Obesity increases the risk of developing renal cancer, a cancer that yearly causes 110,000 deaths worldwide. However, our understanding of the underlying biological mechanisms that link obesity to a high renal cancer risk are largely unknown.
Aims and objectives
This project aimed to improve our understanding of why obesity is important in renal cancer, specifically by identifying so-called mediating factors that can give us clues to the underlying mechanisms.
How the study was done
We analysed blood plasma samples from renal cancer patients donated up to 15 years before receiving their diagnosis, and compared them with paired individuals who remained cancer-free. In total, 700 renal cancer patients and comparable controls were included. We used a targeted metabolomics approach to measure concentrations of 150 individual metabolites.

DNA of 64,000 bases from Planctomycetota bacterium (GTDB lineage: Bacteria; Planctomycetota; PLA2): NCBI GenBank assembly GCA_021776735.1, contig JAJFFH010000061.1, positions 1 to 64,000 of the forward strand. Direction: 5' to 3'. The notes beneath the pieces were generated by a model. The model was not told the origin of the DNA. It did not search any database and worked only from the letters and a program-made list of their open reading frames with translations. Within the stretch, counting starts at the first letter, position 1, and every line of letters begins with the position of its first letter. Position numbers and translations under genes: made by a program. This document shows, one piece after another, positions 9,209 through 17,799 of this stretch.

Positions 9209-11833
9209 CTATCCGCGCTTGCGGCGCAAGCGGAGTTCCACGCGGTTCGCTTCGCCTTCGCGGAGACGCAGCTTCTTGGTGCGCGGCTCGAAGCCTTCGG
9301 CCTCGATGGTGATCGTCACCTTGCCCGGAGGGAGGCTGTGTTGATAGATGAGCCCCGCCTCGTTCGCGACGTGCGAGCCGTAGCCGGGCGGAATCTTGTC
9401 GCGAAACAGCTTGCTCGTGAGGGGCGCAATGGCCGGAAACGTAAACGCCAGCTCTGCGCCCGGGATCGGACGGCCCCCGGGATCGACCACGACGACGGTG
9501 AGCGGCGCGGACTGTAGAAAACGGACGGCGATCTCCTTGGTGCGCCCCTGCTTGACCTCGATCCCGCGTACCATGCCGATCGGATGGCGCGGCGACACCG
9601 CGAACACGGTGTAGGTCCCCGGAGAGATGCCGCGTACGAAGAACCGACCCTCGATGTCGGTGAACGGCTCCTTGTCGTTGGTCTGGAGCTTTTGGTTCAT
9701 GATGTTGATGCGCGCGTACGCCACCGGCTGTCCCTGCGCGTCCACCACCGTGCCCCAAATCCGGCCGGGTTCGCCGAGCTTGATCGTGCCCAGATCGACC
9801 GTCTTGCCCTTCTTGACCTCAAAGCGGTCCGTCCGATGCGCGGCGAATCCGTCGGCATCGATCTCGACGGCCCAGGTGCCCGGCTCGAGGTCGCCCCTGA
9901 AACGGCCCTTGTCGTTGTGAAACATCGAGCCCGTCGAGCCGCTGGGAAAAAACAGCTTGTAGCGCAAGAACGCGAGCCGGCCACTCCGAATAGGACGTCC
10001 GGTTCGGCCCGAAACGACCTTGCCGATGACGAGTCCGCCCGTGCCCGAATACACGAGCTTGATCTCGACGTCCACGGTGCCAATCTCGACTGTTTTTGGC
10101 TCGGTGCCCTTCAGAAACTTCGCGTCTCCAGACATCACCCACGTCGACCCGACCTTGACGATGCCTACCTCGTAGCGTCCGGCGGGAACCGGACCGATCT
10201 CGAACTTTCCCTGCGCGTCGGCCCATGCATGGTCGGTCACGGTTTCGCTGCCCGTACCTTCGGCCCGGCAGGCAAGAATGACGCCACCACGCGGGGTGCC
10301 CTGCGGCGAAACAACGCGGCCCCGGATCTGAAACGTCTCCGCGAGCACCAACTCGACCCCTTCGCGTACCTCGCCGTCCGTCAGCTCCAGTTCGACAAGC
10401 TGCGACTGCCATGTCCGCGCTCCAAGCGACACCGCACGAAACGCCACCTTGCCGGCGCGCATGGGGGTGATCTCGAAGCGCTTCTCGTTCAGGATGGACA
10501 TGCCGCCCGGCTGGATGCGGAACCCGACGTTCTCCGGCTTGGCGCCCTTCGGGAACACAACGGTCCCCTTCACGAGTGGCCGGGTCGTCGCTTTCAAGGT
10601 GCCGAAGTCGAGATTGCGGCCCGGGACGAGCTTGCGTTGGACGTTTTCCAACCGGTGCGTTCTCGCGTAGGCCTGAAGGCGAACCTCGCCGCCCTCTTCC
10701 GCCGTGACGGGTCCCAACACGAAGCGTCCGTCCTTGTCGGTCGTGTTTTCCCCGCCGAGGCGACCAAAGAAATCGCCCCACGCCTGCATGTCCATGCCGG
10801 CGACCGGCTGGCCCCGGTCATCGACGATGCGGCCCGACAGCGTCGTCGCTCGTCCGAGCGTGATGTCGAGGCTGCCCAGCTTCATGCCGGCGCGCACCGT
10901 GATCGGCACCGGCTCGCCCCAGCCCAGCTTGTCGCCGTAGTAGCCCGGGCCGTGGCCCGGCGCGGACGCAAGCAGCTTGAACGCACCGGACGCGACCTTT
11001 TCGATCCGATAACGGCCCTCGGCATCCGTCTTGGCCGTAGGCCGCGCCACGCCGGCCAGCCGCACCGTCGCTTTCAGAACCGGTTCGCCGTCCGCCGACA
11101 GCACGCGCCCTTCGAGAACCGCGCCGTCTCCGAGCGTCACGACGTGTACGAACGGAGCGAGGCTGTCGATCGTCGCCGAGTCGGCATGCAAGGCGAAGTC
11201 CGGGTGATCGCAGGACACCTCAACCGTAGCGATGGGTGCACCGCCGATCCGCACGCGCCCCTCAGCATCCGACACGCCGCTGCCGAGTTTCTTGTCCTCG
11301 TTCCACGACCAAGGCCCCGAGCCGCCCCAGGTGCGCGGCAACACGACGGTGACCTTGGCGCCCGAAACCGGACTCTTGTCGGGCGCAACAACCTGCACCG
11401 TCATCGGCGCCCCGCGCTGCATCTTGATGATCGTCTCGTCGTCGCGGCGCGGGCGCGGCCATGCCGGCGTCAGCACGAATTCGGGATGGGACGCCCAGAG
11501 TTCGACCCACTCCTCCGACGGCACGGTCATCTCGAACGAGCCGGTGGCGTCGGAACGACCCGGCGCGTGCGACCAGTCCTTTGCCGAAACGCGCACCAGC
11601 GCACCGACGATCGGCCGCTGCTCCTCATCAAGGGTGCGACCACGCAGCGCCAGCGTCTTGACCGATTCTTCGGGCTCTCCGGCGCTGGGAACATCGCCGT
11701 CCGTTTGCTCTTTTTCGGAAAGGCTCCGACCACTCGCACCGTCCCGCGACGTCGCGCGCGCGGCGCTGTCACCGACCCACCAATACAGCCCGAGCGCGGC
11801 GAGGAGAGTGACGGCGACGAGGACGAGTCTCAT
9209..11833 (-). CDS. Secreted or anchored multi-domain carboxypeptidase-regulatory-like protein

Standard statistical methods were used to compare the cancer cases and controls to identify individual metabolites linked to risk of the disease, and evaluate if they could explain mechanisms underlying associations between previously identified risk factors and renal cancer. We also used more advanced statistical procedures to identify metabolic profiles that may indicate broader disease pathways and mechanisms.
This project strongly suggests that obesity causes a bigger increased risk than previously thought. Furthermore, we specifically identified diastolic blood pressure and insulin as likely to be involved in the reason why obesity increases the risk of renal cancer.